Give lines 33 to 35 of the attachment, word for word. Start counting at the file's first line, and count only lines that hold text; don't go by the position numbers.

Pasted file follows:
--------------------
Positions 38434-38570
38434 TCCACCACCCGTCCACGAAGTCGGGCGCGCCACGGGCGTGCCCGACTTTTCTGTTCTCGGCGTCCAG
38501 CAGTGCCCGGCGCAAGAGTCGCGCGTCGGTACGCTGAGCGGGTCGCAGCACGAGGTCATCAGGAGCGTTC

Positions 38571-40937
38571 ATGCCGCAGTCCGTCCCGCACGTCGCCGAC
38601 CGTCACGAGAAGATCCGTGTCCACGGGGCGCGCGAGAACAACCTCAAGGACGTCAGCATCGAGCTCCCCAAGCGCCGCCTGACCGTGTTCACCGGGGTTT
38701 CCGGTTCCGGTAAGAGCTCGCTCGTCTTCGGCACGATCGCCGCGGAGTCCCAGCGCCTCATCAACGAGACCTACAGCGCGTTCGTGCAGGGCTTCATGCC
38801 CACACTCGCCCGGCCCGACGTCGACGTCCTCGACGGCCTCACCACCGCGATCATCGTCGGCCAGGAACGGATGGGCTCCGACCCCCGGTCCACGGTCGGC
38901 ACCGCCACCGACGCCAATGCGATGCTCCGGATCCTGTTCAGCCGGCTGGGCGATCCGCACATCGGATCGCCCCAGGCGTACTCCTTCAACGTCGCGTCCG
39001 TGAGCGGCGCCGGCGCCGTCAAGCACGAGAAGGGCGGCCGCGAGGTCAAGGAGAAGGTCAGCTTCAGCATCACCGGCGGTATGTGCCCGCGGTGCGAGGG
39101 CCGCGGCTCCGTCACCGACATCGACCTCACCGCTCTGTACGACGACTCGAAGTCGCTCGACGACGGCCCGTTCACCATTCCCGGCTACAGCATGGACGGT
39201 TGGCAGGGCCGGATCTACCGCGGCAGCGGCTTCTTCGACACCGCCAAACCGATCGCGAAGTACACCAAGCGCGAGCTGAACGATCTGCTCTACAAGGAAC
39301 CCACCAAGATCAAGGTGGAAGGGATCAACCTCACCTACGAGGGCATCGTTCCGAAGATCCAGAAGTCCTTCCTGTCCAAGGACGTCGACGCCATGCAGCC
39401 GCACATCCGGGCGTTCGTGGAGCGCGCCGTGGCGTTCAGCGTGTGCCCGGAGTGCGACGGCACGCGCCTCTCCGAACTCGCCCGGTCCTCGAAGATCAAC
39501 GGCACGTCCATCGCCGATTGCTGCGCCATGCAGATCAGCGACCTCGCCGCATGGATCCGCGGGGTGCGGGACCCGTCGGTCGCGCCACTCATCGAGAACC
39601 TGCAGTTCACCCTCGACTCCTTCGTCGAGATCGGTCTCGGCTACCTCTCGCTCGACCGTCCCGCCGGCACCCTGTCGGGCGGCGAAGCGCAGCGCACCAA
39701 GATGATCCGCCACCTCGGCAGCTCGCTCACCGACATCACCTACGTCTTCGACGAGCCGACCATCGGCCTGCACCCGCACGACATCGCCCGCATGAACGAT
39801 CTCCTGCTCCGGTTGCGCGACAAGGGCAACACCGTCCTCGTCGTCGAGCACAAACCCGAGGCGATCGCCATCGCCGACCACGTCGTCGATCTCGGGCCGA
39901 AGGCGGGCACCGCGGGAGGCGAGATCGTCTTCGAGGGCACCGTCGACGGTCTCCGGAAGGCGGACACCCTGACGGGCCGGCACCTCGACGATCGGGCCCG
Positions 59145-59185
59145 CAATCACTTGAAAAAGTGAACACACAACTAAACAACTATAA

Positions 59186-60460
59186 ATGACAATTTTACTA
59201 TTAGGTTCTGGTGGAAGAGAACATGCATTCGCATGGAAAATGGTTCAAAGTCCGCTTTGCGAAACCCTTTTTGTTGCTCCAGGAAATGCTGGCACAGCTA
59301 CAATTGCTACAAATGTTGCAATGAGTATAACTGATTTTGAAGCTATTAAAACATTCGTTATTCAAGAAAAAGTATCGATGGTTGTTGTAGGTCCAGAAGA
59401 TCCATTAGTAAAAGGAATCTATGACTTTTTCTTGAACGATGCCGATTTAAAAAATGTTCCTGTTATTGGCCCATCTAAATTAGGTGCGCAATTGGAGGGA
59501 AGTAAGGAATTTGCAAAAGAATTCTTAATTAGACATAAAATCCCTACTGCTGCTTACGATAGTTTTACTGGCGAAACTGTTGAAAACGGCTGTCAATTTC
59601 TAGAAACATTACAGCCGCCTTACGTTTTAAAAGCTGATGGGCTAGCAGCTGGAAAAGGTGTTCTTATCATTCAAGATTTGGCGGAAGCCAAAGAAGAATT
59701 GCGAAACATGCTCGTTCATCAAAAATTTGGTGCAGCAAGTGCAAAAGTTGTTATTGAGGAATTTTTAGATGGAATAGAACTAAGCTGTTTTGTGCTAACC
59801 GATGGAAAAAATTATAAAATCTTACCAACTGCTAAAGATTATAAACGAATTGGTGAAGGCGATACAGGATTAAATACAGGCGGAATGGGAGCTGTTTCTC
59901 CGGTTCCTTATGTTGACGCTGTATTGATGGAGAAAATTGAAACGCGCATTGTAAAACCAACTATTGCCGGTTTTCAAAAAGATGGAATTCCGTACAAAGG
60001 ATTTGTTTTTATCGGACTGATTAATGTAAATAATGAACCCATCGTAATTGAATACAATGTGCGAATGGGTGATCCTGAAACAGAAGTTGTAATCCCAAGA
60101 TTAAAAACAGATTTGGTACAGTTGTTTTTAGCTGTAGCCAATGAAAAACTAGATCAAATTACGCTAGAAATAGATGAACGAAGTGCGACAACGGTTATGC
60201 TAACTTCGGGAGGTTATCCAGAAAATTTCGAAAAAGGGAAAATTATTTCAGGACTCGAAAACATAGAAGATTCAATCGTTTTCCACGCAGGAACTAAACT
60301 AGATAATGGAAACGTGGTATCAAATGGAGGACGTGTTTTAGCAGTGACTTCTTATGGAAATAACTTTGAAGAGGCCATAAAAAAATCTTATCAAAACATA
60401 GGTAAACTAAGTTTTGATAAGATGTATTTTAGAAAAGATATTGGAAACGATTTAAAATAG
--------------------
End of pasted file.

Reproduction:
60101 TTAAAAACAGATTTGGTACAGTTGTTTTTAGCTGTAGCCAATGAAAAACTAGATCAAATTACGCTAGAAATAGATGAACGAAGTGCGACAACGGTTATGC
60201 TAACTTCGGGAGGTTATCCAGAAAATTTCGAAAAAGGGAAAATTATTTCAGGACTCGAAAACATAGAAGATTCAATCGTTTTCCACGCAGGAACTAAACT
60301 AGATAATGGAAACGTGGTATCAAATGGAGGACGTGTTTTAGCAGTGACTTCTTATGGAAATAACTTTGAAGAGGCCATAAAAAAATCTTATCAAAACATA